Despite all my hardwork, giving people all the best reasons to invest in me, and directly inviting people to work with me, I never found my dream team or a business partner to work with. I found people who went above and beyond in their studies, some their extracurriculars, and others their time management. I found plenty of people that went toe to toe with my mentality, these being some of the best peers of my life. I found people with skills too, some that were making me question why they were in art school to begin with, but many others that impressed me and kept me invested in their work. Out of all those people though, I never found the partner I was looking for. I must have been looking in the wrong places, or in too convenient of groups, or maybe that person just does not exist but I’ll never truly know the answer. Sometimes, life just does not work out the way you want it to.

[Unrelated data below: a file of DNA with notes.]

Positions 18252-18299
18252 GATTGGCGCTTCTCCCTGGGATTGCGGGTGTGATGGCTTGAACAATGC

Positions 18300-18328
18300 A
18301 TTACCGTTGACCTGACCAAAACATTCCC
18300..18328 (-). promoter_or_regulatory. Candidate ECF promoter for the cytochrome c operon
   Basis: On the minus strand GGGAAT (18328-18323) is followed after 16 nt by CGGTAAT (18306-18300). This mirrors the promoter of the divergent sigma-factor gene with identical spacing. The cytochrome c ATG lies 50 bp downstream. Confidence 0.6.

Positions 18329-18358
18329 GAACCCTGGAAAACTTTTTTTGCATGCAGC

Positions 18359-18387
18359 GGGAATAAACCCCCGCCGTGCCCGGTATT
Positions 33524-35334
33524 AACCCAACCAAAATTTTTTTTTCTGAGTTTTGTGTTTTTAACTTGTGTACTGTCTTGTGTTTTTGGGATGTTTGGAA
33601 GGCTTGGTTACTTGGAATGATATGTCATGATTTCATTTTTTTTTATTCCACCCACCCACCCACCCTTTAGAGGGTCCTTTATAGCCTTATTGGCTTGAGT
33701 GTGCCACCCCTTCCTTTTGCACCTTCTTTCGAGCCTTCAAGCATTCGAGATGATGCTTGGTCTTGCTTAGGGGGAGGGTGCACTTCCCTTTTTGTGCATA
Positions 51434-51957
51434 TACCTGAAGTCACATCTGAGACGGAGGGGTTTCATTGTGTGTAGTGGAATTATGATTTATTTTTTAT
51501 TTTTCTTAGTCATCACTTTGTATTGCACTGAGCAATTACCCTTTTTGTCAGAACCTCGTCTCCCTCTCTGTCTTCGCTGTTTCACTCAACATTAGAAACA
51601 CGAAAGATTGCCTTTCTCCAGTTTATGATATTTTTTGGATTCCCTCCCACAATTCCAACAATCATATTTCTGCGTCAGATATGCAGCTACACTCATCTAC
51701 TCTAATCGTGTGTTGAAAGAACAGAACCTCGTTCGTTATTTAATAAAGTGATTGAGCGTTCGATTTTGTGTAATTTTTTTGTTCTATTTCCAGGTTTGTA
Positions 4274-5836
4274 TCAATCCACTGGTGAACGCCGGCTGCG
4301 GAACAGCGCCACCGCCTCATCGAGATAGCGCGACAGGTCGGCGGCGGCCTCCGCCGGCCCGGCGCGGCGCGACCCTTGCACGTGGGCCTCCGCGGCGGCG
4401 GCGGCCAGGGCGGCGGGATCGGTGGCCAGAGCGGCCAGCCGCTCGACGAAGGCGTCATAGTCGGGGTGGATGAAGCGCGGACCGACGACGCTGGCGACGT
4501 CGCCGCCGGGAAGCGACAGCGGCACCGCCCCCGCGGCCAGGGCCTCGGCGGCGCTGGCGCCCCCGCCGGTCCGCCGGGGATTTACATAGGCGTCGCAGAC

What mattered is I followed my heart, I tried my best, and I was still unsuccessful in my search…mostly. I am currently 99.95% sure I found my wife on the very first day of class, but that is a different story to tell entirely. Perhaps I'll share that story one day too. Regardless, I made Bitknight Designs because it was a back up plan. It was the, “screw it I’m going to do it myself plan.” It is the last place where I wanted to invest myself in and yet I find myself here anyways. So here I am: a one man team developing a website dedicated to a local up and coming artist who is in love with pop culture media. My artistic career has officially begun, even if it is more of an isolated journey than I would like. Oh well, I am sure there is no way that my life could get any more isolated than it already is…(said me January of 2020…What is that? Is that some sort of dark tunnel up ahead I see?)